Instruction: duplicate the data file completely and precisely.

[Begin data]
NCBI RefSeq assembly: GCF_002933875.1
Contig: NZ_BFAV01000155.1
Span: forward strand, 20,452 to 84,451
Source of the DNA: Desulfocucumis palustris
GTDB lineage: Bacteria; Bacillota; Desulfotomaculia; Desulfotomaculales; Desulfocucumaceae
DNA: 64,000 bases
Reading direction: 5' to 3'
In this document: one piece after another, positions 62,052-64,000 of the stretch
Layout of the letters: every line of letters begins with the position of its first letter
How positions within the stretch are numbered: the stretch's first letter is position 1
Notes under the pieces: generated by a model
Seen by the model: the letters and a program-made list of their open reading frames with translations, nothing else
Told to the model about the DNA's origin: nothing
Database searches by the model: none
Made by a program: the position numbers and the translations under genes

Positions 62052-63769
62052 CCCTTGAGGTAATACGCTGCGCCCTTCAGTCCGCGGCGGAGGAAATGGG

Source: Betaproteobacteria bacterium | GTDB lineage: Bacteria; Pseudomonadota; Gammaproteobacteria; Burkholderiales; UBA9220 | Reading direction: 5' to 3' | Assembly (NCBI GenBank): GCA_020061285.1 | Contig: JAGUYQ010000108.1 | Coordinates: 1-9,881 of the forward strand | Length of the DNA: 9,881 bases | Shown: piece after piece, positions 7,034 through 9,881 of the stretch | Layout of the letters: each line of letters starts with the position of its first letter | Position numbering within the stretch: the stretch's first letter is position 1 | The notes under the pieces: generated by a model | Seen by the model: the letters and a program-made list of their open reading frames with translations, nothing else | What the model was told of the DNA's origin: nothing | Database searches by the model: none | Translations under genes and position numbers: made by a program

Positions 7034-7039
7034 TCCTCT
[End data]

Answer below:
NCBI RefSeq assembly: GCF_002933875.1
Contig: NZ_BFAV01000155.1
Span: forward strand, 20,452 to 84,451
Source of the DNA: Desulfocucumis palustris
GTDB lineage: Bacteria; Bacillota; Desulfotomaculia; Desulfotomaculales; Desulfocucumaceae
DNA: 64,000 bases
Reading direction: 5' to 3'
In this document: one piece after another, positions 62,052-64,000 of the stretch
Layout of the letters: every line of letters begins with the position of its first letter
How positions within the stretch are numbered: the stretch's first letter is position 1
Notes under the pieces: generated by a model
Seen by the model: the letters and a program-made list of their open reading frames with translations, nothing else
Told to the model about the DNA's origin: nothing
Database searches by the model: none
Made by a program: the position numbers and the translations under genes

Positions 62052-63769
62052 CCCTTGAGGTAATACGCTGCGCCCTTCAGTCCGCGGCGGAGGAAATGGG

Source: Betaproteobacteria bacterium | GTDB lineage: Bacteria; Pseudomonadota; Gammaproteobacteria; Burkholderiales; UBA9220 | Reading direction: 5' to 3' | Assembly (NCBI GenBank): GCA_020061285.1 | Contig: JAGUYQ010000108.1 | Coordinates: 1-9,881 of the forward strand | Length of the DNA: 9,881 bases | Shown: piece after piece, positions 7,034 through 9,881 of the stretch | Layout of the letters: each line of letters starts with the position of its first letter | Position numbering within the stretch: the stretch's first letter is position 1 | The notes under the pieces: generated by a model | Seen by the model: the letters and a program-made list of their open reading frames with translations, nothing else | What the model was told of the DNA's origin: nothing | Database searches by the model: none | Translations under genes and position numbers: made by a program

Positions 7034-7039
7034 TCCTCT